Draft constitution provides prelude to independent Greenland | Polarjournal
Greenland’s premier, Múte B Egede (left), receives the constitutional commission’s draft on 31 March from its chair, Ineqi Kielsen (Photo: Naalakkersuisut)

Greenland’s first crack at a constitution suggests that its lawmakers do not envision a future that is vastly different from its present as a democratic, Inuit-run country that must rely on a larger power if it is to get by

Greenland is part of the Kingdom of Denmark, and, as such, the law of its land is the Danish constitution of 1953. That version altered Greenland’s politcal status from colony to county, paving the path for it, in 1979, to be granted home rule, and then, in 2009, self-rule, bringing with it the right to declare its independence. Should that happen, as many in Greenland hope someday, a new constitution — this one of Greenland’s own making — will be necessary.

To prepare for that day, Greenland’s lawmakers decided, in 2016, to seat a commission tasked with coming up with a proposal for how a constitution could look. The document it delivered to the premier in on 31 March and revealed to the public on 28 April was, in many ways, a furthering of the status quo. 

First and foremost, this is because it cleaves to the democratic system of government and protections for human rights and the environment that are enshrined in the Danish constitution. Its recognition of the rights of Inuit furthers the terms of the self-rule agreement between Nuuk and Copenhagen that made Kalaallisut the official language, but it does not represent a significant departure from something that has become generally accepted.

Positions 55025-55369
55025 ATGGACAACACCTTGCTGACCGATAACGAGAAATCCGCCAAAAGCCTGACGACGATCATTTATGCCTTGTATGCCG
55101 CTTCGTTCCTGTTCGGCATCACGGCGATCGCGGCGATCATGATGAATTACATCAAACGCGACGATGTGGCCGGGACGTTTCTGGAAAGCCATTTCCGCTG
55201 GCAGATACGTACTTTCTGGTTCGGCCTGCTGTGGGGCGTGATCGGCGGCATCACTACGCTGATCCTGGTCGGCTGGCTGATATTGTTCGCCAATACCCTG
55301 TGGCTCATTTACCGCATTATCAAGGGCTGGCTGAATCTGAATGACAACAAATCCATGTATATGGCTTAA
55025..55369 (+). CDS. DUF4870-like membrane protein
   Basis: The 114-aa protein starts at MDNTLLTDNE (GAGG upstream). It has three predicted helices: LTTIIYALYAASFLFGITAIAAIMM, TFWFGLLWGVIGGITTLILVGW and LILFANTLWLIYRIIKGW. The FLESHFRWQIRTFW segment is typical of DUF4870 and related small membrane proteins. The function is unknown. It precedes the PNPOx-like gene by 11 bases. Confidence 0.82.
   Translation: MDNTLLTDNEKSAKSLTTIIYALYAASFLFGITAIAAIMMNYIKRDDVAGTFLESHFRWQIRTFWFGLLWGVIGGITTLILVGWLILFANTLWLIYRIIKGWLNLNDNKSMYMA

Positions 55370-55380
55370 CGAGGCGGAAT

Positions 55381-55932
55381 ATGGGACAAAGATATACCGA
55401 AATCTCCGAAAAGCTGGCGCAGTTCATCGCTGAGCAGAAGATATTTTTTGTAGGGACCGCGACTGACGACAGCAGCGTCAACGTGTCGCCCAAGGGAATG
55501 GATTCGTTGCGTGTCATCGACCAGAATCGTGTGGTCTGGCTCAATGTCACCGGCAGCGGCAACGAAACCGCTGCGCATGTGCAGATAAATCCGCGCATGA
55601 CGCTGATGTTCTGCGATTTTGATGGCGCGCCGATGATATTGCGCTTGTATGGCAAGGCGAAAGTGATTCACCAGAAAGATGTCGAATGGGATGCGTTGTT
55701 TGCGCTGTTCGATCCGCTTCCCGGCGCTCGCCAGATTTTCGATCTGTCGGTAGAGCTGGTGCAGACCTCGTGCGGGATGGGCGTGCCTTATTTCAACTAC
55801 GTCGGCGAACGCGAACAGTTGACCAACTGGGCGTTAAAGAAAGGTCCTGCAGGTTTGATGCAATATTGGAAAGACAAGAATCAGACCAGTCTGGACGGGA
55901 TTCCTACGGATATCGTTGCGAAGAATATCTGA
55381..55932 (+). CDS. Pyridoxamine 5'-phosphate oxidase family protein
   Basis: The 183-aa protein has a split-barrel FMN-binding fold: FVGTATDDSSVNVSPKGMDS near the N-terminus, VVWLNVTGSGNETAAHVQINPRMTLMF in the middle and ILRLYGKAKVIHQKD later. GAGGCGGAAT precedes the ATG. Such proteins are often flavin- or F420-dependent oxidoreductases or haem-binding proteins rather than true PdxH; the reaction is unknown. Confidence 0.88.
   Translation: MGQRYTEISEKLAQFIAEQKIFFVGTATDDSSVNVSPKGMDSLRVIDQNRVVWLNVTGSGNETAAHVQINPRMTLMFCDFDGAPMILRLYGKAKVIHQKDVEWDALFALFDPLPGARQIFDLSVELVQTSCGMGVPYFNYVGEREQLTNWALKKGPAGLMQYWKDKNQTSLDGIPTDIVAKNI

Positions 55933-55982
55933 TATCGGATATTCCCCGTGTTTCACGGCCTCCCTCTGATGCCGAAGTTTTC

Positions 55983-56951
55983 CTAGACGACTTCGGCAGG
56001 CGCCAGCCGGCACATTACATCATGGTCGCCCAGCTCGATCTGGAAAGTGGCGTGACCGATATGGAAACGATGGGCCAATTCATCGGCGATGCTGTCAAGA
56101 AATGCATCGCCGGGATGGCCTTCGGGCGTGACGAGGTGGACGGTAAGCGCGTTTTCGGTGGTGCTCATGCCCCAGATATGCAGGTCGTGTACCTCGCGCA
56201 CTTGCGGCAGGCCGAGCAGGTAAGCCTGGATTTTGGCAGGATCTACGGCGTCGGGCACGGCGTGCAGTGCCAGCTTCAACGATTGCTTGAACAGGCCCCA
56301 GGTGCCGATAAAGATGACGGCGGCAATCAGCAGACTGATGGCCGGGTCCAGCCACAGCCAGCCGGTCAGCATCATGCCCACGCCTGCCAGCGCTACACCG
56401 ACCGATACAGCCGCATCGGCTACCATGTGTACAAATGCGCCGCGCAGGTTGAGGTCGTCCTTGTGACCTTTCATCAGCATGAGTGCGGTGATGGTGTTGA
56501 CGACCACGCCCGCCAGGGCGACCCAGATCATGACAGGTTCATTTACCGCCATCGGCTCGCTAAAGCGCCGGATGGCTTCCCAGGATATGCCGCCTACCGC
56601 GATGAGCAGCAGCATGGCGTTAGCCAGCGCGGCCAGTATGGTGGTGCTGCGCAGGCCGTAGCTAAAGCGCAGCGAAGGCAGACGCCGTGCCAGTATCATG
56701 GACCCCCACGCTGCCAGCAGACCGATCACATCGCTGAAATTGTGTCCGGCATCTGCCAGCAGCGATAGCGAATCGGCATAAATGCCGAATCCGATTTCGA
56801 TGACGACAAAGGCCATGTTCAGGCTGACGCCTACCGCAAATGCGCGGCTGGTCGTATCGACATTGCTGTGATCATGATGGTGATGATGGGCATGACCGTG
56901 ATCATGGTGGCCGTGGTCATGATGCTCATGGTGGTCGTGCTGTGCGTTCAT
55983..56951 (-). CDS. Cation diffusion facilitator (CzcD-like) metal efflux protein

Nor will Denmark automatically get the shove. In recognising that Greenland will still be reliant on a larger power for aspects like defence, it leaves the door open for a continued relationship with Copenhagen, though any agreement with the Danes or anyone else would be between equal partners. 

The proposal was never meant to be all things to all Greenlanders, and indeed, for some, it does not go far enough, fast enough, while others worry that it would create too much distance between Greenland and Denmark, to the detriment of its identity and its economy.

For those favouring quick independence the focus now will be on moving the proposal from draft to done deal, warts and all. Polls, though, have shown that most in Greenland believe that political independence should follow economic independence, and, by all measures, that is quite far off: tourism and exploitation of natural resources could realistically add significantly to an economy that today is almost exclusively reliant on fishing, but it will take many decades before Copenhagen’s annual 4 billion kroner (€540 million) subsidy — amounting to 20% of the value of Greenland’s economy — is no longer necessary. Until then, a constitution will be a document whose time has yet to come.

Kevin McGwin, PolarJournal

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